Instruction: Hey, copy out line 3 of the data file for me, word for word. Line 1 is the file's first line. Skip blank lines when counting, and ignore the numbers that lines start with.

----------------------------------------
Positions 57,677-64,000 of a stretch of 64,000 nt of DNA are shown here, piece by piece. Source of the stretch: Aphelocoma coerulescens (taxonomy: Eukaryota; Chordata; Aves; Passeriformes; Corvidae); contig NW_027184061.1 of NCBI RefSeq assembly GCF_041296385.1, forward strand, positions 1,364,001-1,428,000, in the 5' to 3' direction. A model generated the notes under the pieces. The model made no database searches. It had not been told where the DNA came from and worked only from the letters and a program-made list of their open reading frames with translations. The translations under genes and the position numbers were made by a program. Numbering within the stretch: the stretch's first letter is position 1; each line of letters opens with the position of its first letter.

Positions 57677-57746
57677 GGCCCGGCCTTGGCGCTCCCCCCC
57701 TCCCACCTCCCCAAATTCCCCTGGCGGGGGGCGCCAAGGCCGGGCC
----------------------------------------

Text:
57677 GGCCCGGCCTTGGCGCTCCCCCCC